Now Hilde Johnson must go.we don,t want the head of UNIMISS but not UN.

by: Abraham from: Australia
March 09, 2014 10:45 AM
First of I give thanks to VOA for reporting on this. South Sudan is in crisis since December last year and this is regretable indeed. We, people of South Sudan would like to inform the World and particular wonderful people of USA who helped us to get separated from North Sudan, that we are capable of bringing peace to our two rivalling sides. What makes it hard for us to unite once again is the secret works of some foreign personels working with NGOs in our Country. UNMISS had a valid reasons then to help people of South Sudan but some unknown personels working with the UNMISS have hijacked the good intention and the result is unnecessary killings within our country. The UN work Congo, in my view, was hijacked and today Congo has no peace. Somalia is the same. So UN headquarter must wake up otherwise people will eventually perceive UN as agent of instability. UN tanks were used by the rebels in South Sudan (Bor) against government. When the rebels were defeated in Bor, some of the rebels stripped off their military uniform and dumped them on the gate of UNMISS. Minister of information was asking UNMISS soldiers about arms of those who ran to UNMISS compound dumping uniform by the gate. When the UNMISS soldiers said that they don't have knowledge about the arm; the minister then requested to be allowed inside compound with
journalists, UNMISS guards refused on ground that they don't allow journalists with cameras to their compound. UNMISS later reported New York that South Sudan army was to force itself to the UNMISS compound but this was false for there is a video clip which disprove UNMISS claims.

by: Galaxy from: Ethiopia
March 09, 2014 12:50 AM
Hilde is doing her job by protecting many civilians in ten States across the country therefore, you those who want UN to leave South Sudan you will never get this as it is an agreement signed by government of South Sudan and UN.
In Response

by: Anonymous
March 11, 2014 11:27 AM
Shame on u an Ethiopian of talking such kind of foolish word becouse ur origin is not an African u don't know de population of Ethiopian here in S.Sudan enjoying their busness. R u happy of Hilder Johnson of bringing de arms 2 kill our people while u r abroad? Let me tel u, De agreement sign by S.Sudanese & UN or UNMISS is not 2 bring weapon 2 kill our poor citizen. They forget their mandate as pecekeepers, since de war started with Sudan in Panthou (Higlig) & now in S.Sudan what's did UNMISS done? Instead of wandering on their useless uniform & tank around Juba as they are working. Let de UNMISS quit from S.Sudan if not 1 day they will see. we will rise against their new coloniazation against us.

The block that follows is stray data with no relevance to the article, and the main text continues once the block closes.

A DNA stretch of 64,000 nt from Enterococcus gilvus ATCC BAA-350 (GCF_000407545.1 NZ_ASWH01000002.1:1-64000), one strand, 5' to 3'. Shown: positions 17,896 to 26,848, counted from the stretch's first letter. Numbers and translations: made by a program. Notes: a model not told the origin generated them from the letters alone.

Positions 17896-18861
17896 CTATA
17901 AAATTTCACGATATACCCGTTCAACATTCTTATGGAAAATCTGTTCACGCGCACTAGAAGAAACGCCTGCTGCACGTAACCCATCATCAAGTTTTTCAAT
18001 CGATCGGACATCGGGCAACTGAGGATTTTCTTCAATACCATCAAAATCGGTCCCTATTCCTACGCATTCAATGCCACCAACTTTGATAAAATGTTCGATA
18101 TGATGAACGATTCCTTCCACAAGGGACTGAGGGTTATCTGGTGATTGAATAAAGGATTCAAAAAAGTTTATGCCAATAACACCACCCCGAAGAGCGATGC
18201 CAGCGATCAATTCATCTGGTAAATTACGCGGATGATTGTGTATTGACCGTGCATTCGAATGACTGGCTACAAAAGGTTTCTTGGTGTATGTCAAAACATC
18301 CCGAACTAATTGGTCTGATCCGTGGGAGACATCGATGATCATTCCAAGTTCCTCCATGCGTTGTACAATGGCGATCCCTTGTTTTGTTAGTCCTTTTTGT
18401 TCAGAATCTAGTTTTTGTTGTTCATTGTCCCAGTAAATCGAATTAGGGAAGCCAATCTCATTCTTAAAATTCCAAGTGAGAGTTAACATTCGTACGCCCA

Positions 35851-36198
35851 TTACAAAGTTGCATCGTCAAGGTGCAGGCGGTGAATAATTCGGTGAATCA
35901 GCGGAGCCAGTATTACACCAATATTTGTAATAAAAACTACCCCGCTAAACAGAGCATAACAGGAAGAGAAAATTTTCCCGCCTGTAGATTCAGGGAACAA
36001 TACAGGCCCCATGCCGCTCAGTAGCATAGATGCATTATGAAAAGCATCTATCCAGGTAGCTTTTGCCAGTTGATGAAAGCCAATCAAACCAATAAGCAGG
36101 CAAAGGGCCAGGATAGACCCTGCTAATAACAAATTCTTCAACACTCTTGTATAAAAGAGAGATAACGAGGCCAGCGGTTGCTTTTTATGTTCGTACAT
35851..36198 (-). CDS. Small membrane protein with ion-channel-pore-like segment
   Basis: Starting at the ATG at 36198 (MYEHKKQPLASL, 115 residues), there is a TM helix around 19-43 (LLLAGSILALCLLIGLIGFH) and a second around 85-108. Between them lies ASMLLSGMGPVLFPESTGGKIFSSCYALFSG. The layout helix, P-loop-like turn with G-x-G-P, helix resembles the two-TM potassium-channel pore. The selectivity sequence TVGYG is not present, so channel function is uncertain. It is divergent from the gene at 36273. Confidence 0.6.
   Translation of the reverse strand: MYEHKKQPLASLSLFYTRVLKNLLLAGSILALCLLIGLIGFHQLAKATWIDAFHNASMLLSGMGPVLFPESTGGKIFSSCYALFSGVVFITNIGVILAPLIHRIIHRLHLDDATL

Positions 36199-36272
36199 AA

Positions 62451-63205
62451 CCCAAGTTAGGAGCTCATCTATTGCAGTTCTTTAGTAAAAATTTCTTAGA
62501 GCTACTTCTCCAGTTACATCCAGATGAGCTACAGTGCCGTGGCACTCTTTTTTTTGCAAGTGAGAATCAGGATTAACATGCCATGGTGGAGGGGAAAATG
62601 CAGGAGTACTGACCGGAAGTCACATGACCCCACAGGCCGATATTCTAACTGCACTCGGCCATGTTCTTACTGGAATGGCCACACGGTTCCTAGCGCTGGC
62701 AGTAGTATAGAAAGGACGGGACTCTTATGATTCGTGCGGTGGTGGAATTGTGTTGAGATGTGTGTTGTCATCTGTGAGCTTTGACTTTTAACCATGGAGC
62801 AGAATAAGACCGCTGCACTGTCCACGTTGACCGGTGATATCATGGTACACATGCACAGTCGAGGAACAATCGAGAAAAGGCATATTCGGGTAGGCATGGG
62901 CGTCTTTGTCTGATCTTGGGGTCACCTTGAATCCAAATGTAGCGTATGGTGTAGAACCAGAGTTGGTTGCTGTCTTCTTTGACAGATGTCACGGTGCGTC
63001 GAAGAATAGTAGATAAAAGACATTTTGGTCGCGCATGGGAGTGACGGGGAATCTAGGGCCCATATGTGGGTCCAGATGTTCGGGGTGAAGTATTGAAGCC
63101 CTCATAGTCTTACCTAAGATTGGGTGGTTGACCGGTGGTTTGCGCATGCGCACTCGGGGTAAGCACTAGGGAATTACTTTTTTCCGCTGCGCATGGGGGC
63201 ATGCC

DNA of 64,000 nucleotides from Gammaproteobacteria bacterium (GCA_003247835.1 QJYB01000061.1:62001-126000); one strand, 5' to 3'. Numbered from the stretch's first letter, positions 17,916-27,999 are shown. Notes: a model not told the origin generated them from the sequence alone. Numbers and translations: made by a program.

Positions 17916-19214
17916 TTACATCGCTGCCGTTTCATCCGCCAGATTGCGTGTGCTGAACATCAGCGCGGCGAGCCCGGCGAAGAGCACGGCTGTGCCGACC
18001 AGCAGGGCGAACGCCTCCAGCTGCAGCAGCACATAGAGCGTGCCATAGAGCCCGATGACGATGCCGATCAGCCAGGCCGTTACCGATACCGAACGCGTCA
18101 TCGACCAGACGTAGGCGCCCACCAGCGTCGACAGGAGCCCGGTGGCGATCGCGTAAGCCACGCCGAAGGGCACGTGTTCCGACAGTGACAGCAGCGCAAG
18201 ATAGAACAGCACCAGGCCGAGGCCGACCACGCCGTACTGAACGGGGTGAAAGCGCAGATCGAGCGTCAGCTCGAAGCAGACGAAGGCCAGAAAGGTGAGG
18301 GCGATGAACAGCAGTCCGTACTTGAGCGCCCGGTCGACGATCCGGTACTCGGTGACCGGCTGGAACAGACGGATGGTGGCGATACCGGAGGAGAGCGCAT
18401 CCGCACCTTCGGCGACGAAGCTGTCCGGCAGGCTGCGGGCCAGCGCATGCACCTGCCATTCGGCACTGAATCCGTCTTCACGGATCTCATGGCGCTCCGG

by: yaya akech from: USA
March 08, 2014 11:19 PM
Hilde Johnson doesn't belongs to any tribe in S. Sudan n if she choose sides, then she needs to leave immediately. She failed cheaply in her duties as UNMISS's head

by: John from: Au
March 08, 2014 6:42 PM
God works for South Sudan not UNMISS, HIDE JOHNSON have to go we don't need her anymore as she has failed the whole mission to cute with rebels in destroying our new nation.
In Response

by: ojuko from: norway
March 10, 2014 3:48 AM
Why south Sudan can't holds first Debate for Presidential Running they all can be from one political party system and also another party just try as a first going forward for good of all southern Sudanese

Featured Videos

Your JavaScript is turned off or you have an old version of Adobe's Flash Player. Get the latest Flash player.
Olympics Construction Scars Sacred Korean Mountaini
X
July 02, 2015 4:10 AM
Environmentalists in South Korea are protesting a Winter Olympics construction project to build a ski slope through a 500-year-old protected forest. Brian Padden reports that although there is strong national support for hosting the 2018 Pyeongchang Winter Olympics, there are growing public concerns over the costs and possible ecological damage at the revered mountain.
Video

Video Olympics Construction Scars Sacred Korean Mountain

Environmentalists in South Korea are protesting a Winter Olympics construction project to build a ski slope through a 500-year-old protected forest. Brian Padden reports that although there is strong national support for hosting the 2018 Pyeongchang Winter Olympics, there are growing public concerns over the costs and possible ecological damage at the revered mountain.